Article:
Expectedly, my first association was with the movie Gladiator, where Russell Crow is starring the main character Maximus. Being on site, I was absolutely sure the African part of the story was filmed here, in El Jem. It looked so…Roman and similar to the seen in the movie. But surprisingly, later I found, the Gladiator movie has never been shot in Tunisia. The North African years of Maximus life story, when he was sold and enslaved, were actually filmed in Morocco, where an artificial replica of a colosseum was built. The Roman scenes of the story were neither shot in Rome. Another Roman decor was built in Malta, specially for the movie episodes in Rome. 

The gladiator’s gate

To be honest, I was disappointed of the discovery. Probably, El Jem was at least the inspiration for the Nortn African gladiators fight scenes in the movie, because there is no other amphitheatre left in Africa. By the way, did you know there are 7 ancient amphitheatres remaining in the entire world. Expectedly, most of them are in Italy – three altogether, in Verona, Rome and Naples. Two in France – Nimes and Arles. One can be discovered in Croatia. And the seventh one is in El Jem, Tunisia. They all were built between 1 BC and 3 AD, when the apogee of the gladiator’s era took place. 

Going North West of El Jem, I made about 6-7 century jump to another historical time – from the gladiators to the pilgrimage. In the inland desert of Tunisia is located the most important sight for Muslims in Africa – the Great Mosque of Kairouan. I was told seven pilgrimages to Kairouan are considered equal to one to Mecca.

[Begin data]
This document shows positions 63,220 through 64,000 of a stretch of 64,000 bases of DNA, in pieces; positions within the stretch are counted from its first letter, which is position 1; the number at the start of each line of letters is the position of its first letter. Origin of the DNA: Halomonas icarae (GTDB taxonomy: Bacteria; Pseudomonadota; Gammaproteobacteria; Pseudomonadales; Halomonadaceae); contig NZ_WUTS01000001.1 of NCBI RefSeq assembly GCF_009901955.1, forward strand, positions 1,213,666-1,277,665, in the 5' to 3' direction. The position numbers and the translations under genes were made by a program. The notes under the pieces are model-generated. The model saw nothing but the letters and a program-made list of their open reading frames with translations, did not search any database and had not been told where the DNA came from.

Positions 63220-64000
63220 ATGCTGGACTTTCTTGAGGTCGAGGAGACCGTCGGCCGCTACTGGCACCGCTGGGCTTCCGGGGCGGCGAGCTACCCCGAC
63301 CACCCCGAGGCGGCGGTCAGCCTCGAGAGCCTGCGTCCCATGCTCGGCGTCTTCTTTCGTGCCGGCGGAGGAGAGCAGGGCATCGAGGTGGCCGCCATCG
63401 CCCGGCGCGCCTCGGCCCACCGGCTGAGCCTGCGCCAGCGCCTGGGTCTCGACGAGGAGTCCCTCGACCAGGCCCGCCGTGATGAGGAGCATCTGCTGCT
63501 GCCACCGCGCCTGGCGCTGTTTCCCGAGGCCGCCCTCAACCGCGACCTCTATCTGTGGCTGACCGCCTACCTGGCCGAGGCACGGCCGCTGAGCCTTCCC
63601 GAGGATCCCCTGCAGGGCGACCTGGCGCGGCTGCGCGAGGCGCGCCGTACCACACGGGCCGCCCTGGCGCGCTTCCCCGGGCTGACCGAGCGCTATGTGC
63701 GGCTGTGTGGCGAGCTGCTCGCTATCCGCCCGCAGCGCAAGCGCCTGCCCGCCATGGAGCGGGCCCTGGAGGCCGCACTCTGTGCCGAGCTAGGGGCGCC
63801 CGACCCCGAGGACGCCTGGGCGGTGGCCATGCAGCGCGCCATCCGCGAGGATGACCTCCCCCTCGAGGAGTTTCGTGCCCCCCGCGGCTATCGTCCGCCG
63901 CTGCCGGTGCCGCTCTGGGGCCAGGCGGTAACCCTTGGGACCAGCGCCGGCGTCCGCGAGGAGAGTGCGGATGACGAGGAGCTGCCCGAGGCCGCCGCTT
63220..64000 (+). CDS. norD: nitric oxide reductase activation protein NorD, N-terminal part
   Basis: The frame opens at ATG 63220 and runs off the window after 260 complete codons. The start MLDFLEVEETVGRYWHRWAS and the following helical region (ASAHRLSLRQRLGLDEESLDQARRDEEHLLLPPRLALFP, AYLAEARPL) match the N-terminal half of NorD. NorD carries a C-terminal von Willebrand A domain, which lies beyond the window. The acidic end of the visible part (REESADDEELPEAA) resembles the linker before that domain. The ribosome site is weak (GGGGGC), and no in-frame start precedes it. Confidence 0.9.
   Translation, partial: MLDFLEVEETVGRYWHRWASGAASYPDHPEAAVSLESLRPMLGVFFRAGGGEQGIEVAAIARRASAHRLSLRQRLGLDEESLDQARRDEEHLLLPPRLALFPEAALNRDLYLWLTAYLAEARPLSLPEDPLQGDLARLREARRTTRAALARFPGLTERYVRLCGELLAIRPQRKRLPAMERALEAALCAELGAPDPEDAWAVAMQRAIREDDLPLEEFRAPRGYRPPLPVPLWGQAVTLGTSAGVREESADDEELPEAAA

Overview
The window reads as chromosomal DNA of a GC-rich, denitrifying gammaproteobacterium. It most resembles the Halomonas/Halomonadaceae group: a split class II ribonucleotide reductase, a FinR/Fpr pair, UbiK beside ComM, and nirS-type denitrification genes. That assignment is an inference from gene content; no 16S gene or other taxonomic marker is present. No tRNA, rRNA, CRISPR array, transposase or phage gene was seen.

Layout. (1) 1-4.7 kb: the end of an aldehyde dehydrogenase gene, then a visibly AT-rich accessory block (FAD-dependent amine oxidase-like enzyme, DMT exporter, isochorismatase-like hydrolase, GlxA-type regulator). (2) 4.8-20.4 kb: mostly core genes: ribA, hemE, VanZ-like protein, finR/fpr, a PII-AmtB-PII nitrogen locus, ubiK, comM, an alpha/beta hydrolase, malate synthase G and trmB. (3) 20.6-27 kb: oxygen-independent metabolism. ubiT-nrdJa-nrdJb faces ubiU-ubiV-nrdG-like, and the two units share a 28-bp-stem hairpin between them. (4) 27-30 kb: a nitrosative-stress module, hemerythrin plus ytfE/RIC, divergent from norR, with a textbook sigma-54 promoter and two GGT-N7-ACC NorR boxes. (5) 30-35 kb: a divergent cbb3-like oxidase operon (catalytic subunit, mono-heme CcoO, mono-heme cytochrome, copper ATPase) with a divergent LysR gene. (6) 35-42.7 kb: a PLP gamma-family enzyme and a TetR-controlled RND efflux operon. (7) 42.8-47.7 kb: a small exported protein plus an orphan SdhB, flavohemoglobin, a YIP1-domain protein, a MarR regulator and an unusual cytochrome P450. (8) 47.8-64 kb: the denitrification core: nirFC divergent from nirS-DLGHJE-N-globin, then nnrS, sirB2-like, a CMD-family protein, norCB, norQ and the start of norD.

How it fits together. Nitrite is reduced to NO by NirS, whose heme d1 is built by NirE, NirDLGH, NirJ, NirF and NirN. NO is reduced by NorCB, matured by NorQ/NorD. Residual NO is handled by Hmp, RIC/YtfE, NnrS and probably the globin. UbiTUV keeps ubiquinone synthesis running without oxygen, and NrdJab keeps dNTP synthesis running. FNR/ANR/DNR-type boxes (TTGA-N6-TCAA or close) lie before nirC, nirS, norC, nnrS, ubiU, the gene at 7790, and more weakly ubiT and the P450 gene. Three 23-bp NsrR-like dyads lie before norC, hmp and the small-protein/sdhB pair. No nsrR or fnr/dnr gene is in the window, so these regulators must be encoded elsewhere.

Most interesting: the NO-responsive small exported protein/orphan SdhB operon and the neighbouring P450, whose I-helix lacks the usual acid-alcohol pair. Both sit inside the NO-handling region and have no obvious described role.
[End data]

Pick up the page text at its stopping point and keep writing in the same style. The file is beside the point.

The columns in the mosque were made from marble, granite and porphyry. There is a local story that the ground of the mosque and those columns, were assembled by stones and remains of more ancient, but already demolished buildings. The material for the mosque, was delivered in the 9th century, from the ruins of Carthage, which is about 130 km away. While Kairouan is more less in the desert, Carthage is nearby the actual capital of the country, Tunis, on the shore of the Mediterranean sea. Carthage was destroyed about 100 years BC. By my calculation, about 1000 years divide both structures – in Kairouan and in Carthage.

The Great Mosque in Kairouan

The city of Kairouan, currently hosts about 180 000 residents. It’s also a very popular gathering point for desert safaris. The most popular offer is a jeep safari to Douz, the southernmost city of Tunisia, where the famous camel treks start from. Fully equipped SUVs are waiting in Kairouan, ready to pick the clients and to transfer them to the sandy dunes of the South. The road trip takes about 5 hours. The price depends on the negotiation skills of the customer and could vary between 60 to 100 USD.

Going out of Kairouan